The shamisen is a plucked spike-lute chordophone of Japan that has been popular in folk, art, and theatre music since the middle of the 17th century. Alternately known as samisen (in Kyoto and Osaka) and sangen (when played with koto in jiuta [also spelled ziuta] chamber music), and now sometimes spelled syamisen, the shamisen has associated with it a large repertoire of music. The shamisen pictured here is of the type called hosozao, which is appropriate for use in lyrical (utamono) song genres, rather than narrative (katarimono) ones, and for use in the sankyoku instrumental trio (see separate ensemble entry ‘). Utamono genres include the now nearly defunct kumiuta song cycle repertoire, and the hauta (‘beginning’), kouta (‘short’), and nagauta (‘long’) song genres. The cultural brokers who facilitated the transformation of a foreign instrument into a popular vocal accompanying instrument of the artistically vibrant Edo period (1603-1868 CE) were mendicant monks and todo (blind professional musicians organized in guilds specializing in specific genres of music) of 16th and 17th century Japan. Up until the beginning of the Meiji Period (1868 CE) todo were the primary carriers, innovators, and teachers of shamisen music. In modern Japan geisha performance is one of a few contexts in which traditional shamisen music is heard. Geisha represent a significant portion of the community that studies, performs, and is exposed to shamisen music, especially the kouta genre. Amateurs interested in shamisen can also today find professional teachers with whom to study, and there are even degree programs in shamisen performance at a few universities.
The shamisen is a spike lute, meaning that the neck passes through the walls and interior of the resonator. The resonator (do) is a square wood frame about four inches deep constructed from four slightly arched slats of wood (redwood and Chinese quince are favored) joined together. The top and bottom openings of this frame are covered with taut membranes (kawa) of dog or cat skin that are glued to it (see first detail image, in which the backside membrane is shown). The long, slender, and fretless neck (sao) is constructed of three joined segments of wood and can be disassembled for ease of transport. A pegbox (itogura) with three laterally mounted friction tuning pegs (itomaki) tops the neck. At the point where the neck becomes the pegbox a subtle but important pair of features are in place that contribute to the desired sound of this instrument (see second detail image). First, a nut/bridge (kami-goma) made from rolled-up brass runs partially across this boundary so that the two higher-pitched strings pass over it, but not the third string. Secondly, a shallow trough or niche (sawari) is carved across the fingerboard just below the nut. Only the lowest-tuned actually is in contact with the upper edge of this niche. A buzzing effect, also called sawari, is created by this arrangement when this particular string is vibrating. The three nylon (traditionally silk) strings of differing gauges run the length of the instrument; at the top end each is wound around a tuning peg, at the other end each is tied to a silk string holder (neo) that loops around the end stub of the neck (nakagosaki) where it exits from the bottom of the resonator and serves as the tailpiece. A low plastic bridge (koma) is placed under and held in place by the strings on the top face of the resonator. A patch of hide (bachigawa) is glued to the soundboard between the bridge and the rim of the resonator frame to help strengthen the kawa against frequent contact with the sharp edge of the plastic plectrum (bachi) used to pluck the strings. To protect the side of the resonator in contact with the performer’s plectrum wielding arm, a decorative embroidered cover (dokake) it tied on.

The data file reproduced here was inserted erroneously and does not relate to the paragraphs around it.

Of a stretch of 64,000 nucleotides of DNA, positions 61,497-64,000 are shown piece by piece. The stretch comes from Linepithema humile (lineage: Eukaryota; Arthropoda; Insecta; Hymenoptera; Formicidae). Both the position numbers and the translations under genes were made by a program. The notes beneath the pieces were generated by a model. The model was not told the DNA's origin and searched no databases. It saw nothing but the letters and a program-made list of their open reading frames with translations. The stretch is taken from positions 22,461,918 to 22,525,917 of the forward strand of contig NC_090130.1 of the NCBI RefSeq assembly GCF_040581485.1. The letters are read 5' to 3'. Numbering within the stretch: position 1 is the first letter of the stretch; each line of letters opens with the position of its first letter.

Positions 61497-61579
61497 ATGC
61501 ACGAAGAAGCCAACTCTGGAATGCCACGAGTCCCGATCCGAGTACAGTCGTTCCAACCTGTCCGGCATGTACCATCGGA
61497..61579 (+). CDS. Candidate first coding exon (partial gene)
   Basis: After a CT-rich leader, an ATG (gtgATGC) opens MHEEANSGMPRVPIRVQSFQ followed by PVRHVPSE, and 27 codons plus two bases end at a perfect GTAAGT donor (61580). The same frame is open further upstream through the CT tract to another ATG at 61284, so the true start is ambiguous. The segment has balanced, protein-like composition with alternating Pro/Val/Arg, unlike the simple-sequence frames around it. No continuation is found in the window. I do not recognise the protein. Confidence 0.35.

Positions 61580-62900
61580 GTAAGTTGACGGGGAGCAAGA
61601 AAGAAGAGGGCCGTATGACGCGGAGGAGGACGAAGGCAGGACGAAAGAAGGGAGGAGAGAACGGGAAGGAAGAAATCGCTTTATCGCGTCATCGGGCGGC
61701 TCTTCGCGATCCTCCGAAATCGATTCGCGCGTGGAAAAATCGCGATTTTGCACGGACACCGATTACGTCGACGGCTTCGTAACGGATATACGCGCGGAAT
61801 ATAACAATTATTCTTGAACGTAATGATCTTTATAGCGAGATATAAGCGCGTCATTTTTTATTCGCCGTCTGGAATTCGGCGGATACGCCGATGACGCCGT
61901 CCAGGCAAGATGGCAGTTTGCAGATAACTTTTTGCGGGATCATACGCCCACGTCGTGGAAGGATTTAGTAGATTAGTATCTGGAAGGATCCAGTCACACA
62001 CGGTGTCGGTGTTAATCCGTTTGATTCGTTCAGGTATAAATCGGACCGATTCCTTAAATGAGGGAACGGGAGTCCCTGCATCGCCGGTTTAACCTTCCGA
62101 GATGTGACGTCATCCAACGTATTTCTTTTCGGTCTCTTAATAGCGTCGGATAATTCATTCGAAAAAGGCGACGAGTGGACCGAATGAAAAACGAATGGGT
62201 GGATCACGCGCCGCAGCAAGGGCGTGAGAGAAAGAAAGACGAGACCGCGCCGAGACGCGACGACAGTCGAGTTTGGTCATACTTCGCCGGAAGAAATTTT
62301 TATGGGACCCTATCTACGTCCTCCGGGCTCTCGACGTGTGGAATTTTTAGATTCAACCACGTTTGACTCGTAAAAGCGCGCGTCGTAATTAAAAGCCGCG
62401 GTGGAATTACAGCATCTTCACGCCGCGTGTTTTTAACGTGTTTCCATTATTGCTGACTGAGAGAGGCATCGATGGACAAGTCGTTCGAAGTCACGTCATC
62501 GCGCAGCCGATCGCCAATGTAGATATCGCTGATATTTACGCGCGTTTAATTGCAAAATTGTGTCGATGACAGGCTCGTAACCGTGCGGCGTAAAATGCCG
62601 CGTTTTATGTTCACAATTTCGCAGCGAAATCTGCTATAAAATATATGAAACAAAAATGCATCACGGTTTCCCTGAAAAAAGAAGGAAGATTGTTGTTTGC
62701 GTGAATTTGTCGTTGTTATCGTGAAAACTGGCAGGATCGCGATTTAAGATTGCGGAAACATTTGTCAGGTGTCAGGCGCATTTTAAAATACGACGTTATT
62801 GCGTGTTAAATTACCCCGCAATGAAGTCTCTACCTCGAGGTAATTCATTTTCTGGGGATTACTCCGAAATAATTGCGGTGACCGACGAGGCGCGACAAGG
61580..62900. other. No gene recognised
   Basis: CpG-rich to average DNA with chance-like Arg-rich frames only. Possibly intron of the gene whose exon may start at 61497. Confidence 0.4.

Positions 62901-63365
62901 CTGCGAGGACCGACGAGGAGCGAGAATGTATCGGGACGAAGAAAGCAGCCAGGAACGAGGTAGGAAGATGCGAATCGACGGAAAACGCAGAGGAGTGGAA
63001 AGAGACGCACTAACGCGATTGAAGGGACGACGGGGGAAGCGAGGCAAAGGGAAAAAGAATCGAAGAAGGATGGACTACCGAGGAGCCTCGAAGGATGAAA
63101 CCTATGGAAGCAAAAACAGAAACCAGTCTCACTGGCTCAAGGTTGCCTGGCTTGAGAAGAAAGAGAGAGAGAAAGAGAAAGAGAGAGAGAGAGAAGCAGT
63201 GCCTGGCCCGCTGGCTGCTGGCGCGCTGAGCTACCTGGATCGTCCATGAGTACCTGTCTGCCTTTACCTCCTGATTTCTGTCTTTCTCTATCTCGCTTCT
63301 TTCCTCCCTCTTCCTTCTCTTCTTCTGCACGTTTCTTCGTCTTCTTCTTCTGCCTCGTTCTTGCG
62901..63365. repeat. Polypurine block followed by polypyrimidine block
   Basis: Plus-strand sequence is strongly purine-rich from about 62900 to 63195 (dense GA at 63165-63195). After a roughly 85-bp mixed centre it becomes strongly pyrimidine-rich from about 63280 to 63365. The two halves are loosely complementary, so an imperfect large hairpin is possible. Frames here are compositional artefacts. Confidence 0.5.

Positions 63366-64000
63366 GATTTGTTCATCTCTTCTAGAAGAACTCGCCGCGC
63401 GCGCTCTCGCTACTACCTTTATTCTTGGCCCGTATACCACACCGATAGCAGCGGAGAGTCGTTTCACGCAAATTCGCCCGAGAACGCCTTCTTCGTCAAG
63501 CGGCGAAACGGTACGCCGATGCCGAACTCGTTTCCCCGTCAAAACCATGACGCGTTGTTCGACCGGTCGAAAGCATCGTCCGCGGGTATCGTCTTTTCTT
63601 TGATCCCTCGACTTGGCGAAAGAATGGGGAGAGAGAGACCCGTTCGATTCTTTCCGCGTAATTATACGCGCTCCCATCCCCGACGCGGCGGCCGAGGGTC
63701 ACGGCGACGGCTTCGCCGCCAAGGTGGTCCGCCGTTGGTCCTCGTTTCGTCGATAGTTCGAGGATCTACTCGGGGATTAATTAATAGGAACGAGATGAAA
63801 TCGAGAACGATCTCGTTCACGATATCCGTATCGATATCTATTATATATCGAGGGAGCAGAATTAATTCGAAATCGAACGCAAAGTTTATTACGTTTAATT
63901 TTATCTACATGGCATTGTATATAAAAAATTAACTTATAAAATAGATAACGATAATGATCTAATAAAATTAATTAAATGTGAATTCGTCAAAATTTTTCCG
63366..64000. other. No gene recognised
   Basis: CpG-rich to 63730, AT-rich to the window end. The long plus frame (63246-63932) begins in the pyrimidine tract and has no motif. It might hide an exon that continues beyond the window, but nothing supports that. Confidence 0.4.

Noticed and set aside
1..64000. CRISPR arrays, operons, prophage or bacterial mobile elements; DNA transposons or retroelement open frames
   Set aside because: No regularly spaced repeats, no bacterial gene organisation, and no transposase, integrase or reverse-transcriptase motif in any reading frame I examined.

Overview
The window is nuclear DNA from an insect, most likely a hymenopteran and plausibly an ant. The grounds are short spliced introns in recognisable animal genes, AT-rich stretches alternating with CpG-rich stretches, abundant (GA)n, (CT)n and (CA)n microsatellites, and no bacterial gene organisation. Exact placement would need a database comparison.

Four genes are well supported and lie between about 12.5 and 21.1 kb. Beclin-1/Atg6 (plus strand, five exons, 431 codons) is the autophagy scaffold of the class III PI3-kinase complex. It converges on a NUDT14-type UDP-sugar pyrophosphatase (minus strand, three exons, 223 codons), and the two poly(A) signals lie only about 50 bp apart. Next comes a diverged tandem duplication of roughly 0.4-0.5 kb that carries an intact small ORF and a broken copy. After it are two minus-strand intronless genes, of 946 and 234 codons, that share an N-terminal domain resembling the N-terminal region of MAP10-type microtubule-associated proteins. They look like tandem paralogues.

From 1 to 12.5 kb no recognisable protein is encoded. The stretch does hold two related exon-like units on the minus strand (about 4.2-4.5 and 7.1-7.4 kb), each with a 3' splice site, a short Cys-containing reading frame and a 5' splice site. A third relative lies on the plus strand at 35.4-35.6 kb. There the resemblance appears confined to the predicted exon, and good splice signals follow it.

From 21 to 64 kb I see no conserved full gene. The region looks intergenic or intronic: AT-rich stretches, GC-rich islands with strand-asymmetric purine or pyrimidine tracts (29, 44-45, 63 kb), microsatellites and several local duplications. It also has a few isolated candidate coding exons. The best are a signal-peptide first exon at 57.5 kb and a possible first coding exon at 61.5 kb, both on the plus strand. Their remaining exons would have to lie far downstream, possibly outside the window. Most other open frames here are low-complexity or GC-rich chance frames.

Player - Instrument Interface and Sound Production
A shamisen player sits in the seiza position (on the knees, legs folded under) on the floor with the resonator resting on the right thigh and the neck at about a 45-degree angle. The bachi is held in the right hand with the forearm resting on the dokake; it is used to strike both the string and the soundboard simultaneously. The thumb of the left hand hooks around the back of the neck leaving the fingers of that hand available to stop the two highest-pitched strings against the fingerboard. The skilled shamisen player, unencumbered by frets, can produce gentle slides and vibrato in addition to any pitch within the range of the string. The instrument will be tuned to complement the vocal range of the singer being accompanied, but is generally around a C4 for the lowest string and F4 and C5 for the middle and highest strings. This tuning pattern, called honchoshi, will often be adjusted to one of two other patterns in the course of a performance: C4 - G4 - C5 (niagari) and C4 - F4 - B-flat4 (sansagari).
The shamisen probably arrived in Japan from the Ryukyu Islands in the mid-16th century, but is ultimately derived from the Chinese sanxian (another derivative instrument of the sanxian in this collection is the shudraga). Upon arriving in Japan the shamisen was adopted by itinerant biwa (another plucked lute, but with a wood soundboard) players, who quite possibly changed the membrane from snake to more durable cat skin and added the sawari niche in order to make it sound more like the biwa. During the succeeding centuries this basic design has been realized in a range of sizes to satisfy the many different musical genres for which the shamisen came to be used.
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